[12:21]  sn The judgment seat (βῆμα, bhma) was a raised platform mounted by steps and sometimes furnished with a seat, used by officials in addressing an assembly or making pronouncements, often on judicial matters. The judgment seat was a familiar item in Greco-Roman culture, often located in the agora, the public square or marketplace in the center of a city.

[12:21]  161 tn Or “delivered a public address.”

[12:22]  162 tn The translation “crowd” is given by BDAG 223 s.v. δῆμος; the word often means a gathering of citizens to conduct public business. Here it is simply the group of people gathered to hear the king’s speech.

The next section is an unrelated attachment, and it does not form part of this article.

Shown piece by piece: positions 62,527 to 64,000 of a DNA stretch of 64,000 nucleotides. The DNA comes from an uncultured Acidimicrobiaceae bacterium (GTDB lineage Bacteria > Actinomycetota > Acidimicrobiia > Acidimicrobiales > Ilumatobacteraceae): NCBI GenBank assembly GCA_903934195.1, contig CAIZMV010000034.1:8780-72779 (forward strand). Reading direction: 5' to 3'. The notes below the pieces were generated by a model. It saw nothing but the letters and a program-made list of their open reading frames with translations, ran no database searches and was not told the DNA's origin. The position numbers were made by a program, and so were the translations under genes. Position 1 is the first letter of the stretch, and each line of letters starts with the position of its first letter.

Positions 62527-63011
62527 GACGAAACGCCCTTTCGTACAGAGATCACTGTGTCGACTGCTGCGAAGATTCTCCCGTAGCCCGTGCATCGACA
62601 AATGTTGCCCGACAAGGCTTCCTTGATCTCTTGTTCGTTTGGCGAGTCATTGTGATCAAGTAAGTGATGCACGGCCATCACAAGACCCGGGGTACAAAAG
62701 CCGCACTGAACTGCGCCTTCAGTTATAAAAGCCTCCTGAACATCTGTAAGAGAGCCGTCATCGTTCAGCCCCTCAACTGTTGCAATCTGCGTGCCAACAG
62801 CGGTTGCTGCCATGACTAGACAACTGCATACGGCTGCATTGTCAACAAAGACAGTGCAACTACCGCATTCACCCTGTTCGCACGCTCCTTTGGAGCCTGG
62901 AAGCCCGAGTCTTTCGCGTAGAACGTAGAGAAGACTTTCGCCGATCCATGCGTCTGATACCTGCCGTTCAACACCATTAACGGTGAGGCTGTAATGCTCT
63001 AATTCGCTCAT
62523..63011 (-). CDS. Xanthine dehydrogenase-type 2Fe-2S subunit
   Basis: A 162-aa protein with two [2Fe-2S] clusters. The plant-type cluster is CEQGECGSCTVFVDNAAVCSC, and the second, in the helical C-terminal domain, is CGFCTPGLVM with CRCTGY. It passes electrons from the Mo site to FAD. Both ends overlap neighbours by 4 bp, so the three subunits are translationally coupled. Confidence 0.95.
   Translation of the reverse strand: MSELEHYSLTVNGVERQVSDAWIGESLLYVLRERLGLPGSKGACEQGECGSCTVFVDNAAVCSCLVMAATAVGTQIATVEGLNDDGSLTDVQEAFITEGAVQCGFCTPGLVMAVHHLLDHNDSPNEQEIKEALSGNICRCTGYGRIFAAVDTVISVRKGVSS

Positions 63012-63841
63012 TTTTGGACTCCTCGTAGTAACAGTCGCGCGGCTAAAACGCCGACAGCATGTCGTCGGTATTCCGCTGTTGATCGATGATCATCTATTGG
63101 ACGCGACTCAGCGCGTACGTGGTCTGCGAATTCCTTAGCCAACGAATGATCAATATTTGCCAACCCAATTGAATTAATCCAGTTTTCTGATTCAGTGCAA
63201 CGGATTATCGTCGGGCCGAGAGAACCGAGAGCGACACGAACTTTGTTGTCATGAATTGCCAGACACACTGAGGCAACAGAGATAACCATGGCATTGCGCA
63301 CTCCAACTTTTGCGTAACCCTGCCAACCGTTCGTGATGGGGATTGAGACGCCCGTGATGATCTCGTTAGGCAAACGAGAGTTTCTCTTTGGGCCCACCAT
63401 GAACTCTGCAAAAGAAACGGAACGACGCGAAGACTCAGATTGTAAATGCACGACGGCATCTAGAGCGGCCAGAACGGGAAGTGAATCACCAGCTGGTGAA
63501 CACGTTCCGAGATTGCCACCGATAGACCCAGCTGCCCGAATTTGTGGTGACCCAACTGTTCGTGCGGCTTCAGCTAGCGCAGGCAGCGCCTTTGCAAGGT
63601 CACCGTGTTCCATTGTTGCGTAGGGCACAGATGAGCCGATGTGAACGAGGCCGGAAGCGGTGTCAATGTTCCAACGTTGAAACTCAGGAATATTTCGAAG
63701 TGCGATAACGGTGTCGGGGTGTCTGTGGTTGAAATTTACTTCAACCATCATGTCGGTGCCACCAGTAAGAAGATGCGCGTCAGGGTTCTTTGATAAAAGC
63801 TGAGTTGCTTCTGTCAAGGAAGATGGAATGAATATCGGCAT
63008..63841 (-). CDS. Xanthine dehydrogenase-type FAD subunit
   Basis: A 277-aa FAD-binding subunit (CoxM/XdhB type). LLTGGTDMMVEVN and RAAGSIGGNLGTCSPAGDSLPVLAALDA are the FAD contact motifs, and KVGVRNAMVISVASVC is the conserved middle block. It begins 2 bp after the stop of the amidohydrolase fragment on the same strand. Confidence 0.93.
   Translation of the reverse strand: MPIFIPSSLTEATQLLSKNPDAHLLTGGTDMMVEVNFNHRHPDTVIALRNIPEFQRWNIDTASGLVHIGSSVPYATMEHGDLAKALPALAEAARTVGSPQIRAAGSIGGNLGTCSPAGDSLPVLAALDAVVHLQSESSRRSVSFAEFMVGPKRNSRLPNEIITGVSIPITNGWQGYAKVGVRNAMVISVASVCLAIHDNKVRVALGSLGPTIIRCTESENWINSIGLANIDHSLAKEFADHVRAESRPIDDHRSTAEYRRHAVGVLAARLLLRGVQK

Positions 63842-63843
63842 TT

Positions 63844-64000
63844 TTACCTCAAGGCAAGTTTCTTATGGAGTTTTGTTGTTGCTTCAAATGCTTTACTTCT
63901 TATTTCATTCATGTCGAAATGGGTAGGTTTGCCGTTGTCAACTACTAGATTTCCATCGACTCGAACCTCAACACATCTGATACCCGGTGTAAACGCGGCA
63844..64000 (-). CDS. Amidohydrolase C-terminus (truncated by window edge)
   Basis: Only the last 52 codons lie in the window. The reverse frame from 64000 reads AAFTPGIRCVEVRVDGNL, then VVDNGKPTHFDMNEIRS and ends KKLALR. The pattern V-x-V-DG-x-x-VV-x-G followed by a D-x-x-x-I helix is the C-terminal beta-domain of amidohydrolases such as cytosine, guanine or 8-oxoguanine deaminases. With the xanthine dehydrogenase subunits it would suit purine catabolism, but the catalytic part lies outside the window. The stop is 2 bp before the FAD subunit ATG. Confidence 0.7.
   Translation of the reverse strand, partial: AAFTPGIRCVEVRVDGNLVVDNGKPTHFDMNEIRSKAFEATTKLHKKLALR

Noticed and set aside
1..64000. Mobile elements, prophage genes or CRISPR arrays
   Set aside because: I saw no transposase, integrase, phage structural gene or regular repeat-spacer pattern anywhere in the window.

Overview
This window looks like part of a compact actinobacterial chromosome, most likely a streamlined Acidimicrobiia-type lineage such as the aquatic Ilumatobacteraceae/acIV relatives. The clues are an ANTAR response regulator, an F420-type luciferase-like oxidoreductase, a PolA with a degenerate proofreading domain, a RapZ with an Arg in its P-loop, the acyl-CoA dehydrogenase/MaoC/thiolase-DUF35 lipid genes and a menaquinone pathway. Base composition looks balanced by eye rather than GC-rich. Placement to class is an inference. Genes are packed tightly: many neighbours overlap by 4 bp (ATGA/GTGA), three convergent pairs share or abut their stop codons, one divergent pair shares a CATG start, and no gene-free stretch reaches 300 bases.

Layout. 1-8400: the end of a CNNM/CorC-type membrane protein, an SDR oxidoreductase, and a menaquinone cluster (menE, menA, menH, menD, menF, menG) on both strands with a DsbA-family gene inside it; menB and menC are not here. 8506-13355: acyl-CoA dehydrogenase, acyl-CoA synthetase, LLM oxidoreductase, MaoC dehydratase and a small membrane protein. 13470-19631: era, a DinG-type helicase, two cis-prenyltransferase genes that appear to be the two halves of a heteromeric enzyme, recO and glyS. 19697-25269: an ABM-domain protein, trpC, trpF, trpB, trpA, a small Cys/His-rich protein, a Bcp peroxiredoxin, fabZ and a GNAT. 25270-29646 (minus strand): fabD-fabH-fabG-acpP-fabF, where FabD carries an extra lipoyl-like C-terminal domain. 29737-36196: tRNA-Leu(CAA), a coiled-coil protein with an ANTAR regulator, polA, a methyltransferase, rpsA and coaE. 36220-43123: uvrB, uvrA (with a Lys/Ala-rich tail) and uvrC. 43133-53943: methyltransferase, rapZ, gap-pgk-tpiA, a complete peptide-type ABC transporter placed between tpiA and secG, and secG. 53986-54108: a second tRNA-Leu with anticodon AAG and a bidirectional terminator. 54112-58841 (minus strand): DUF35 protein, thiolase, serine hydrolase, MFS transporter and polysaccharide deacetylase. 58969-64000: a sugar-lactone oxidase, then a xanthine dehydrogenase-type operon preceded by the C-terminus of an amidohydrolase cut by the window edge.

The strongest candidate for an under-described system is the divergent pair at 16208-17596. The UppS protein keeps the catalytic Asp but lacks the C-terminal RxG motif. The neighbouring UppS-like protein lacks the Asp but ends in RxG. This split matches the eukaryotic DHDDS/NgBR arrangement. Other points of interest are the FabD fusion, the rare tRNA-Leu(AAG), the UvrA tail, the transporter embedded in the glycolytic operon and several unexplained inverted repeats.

[12:22]  163 tn The imperfect verb ἐπεφώνει (epefwnei) is taken ingressively in the sequence of events. Presumably the king had started his speech when the crowd began shouting.

[12:22]  164 sn The voice of a god. Contrast the response of Paul and Barnabas in Acts 14:13-15.

[12:23]  165 tn Or “the angel of the Lord.” See the note on the word “Lord” in 5:19.

[12:23]  166 sn On being struck…down by an angel, see Acts 23:3; 1 Sam 25:28; 2 Sam 12:15; 2 Kgs 19:35; 2 Chr 13:20; 2 Macc 9:5.

[12:23]  167 tn Grk “him”; the referent (Herod) has been specified in the translation for clarity.